What is Sensory Evaluation? The Art and Science of Tasting Food and Beer
Agatha Christie’s famed detective Hercule Poirot was noted for his sharp powers of observation, something that also contributed to his discriminating sense of taste. A passionate aesthete, Poirot scoffed at poorly crafted meals, searched out delicate European pastries, and casually sipped Sirop de cassis – his beloved drink of diluted blackcurrant syrup soda.
Through the course of his adventures, Poirot encountered naïve tasters who had fallen victim to laced daiquiris and poisoned chocolates. It became clear that more than just a matter of taste, Poirot’s snooty perspective was tied to his ability to dodge threats and crack the case.
Modern sensory science also requires a discerning palate, but Poirot’s attitude might rule him out as a sensory assessor. In the course of their work, trained assessors are asked to consume stale products, detect notes of contamination, and drink glasses of heavy cream to master the mouthfeel of beverages. They are often taught to use scientific language to describe experiences, a level of precision that would even make Poirot blush.
ASTM International’s committee on sensory evaluation (E18) oversees standards related to the training and use of sensory assessors on panels. In recent and ongoing projects, they are working to sharpen how scientists approach this research.
Sensory evaluation evokes, measures, analyzes, and interprets reactions to stimuli perceived through the senses. The field is closely associated with the food industry, where our sense of taste is one of the main motivators and criteria for our experiences. However, sensory science has been applied to the quality of beer, the flavor of toothpaste, the smell of deodorant, the tactile sensations of bedsheets, and even the crinkling sound made by a bag of chips.
Companies turn to sensory evaluation for many reasons. One is quality assurance (QA), using assessors to locate inconsistencies from one batch to another. A second core function of sensory evaluation is research and development (R&D), where sensors can help create or modify a recipe, for instance, when changing an ingredient supplier or switching a sweetener without compromising taste qualities.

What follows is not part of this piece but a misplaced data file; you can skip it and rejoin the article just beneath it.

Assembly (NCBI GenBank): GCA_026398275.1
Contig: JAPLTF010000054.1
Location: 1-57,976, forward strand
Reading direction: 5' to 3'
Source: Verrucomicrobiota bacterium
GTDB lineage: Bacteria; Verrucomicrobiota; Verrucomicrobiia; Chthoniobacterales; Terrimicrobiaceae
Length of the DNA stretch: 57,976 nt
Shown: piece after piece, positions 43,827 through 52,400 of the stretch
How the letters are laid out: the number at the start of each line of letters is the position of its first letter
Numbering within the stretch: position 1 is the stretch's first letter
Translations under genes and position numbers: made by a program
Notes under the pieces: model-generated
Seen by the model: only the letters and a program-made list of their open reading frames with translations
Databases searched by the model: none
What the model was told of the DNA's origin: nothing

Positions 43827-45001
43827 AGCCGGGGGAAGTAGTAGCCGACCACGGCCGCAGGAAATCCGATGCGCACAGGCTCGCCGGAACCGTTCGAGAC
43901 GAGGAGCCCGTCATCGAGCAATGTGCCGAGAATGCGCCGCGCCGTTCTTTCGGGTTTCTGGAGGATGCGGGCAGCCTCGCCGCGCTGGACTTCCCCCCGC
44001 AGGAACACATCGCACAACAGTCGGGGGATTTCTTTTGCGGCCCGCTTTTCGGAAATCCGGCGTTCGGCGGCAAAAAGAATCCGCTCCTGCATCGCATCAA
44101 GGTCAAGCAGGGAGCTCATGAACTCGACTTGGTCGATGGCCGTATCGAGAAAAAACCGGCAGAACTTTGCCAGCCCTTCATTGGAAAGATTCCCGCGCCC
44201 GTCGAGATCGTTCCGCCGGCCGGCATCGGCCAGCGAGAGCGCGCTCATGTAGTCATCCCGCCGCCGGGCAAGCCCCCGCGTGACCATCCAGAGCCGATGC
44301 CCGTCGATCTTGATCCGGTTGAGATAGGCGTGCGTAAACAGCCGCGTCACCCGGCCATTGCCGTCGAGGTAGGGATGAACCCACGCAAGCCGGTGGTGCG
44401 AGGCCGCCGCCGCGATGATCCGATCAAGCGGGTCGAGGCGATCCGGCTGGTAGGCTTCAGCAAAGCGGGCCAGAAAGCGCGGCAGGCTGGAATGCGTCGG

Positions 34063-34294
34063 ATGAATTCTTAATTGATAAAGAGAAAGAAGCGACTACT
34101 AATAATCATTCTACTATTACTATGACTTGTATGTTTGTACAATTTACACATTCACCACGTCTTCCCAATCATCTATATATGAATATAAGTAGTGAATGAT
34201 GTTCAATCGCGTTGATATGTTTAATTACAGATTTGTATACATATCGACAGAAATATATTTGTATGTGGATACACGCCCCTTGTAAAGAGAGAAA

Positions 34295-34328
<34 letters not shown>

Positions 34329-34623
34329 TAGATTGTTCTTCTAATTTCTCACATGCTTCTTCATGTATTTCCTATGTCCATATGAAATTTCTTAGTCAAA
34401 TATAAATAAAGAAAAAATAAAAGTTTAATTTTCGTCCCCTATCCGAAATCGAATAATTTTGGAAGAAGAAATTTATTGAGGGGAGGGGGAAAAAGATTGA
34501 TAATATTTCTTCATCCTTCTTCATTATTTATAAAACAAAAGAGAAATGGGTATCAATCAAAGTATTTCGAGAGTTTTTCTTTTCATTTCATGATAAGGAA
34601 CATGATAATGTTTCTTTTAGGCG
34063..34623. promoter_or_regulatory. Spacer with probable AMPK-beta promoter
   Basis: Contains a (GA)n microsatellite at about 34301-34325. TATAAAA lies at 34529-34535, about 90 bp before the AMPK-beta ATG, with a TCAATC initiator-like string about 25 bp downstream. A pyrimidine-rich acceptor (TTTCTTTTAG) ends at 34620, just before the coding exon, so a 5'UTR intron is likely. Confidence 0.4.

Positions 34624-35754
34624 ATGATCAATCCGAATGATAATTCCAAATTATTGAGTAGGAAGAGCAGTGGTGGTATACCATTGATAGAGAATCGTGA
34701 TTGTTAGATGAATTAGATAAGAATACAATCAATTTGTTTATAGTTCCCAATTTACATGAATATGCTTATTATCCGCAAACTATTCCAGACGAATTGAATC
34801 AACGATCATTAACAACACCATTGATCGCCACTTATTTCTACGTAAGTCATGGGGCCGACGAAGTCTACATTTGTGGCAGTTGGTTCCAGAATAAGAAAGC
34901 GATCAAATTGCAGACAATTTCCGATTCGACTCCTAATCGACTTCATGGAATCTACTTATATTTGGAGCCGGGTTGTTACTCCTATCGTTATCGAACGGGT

Many people associate sensory evaluation with groups of consumers who are asked to engage with a product. However, the field also makes use of trained assessors on panels. Each group serves a specific purpose.
“With consumers, we are reacting to the information they give us,” explains Lisa Beck, founder of Insight Factory and E18 member. “We hope that we’re asking the right questions. I try to understand motivations, how they’re perceiving things, how they’re using things. Everybody is a little different. And that’s sometimes the fun part of the job – there is variability in the feedback we get back.”
In contrast, trained panelists develop their sensory acuity and the language they use to talk about products. These assessors often go through rigorous training, which develops their sensory abilities and their ability to isolate distinctive taste elements.
According to Ali Schultz, sensory manager for New Belgium Brewing Company and committee member, assessors are “taught to recognize and scale specific attributes of a product, whether that be food, cars, lotions, or body-care products. They are taught to be as much like a machine as possible, but using the human senses, which are often more sensitive and holistic than an instrument.”
Identifying and training assessors is a complex process, and committee members like Beck and Schultz develop standards that build on past discoveries in the field. Beck collaborated with Terese Tamminen on a forthcoming revision of ASTM’s 1981 Guidelines for the Selection and Training of Sensory Panel Members, an important text in the field of sensory evaluation. Meanwhile, Schultz headed up the revision of the standard guide for sensory evaluation of beverages containing alcohol (E1879), completed in 2022 with Tess Aldredge.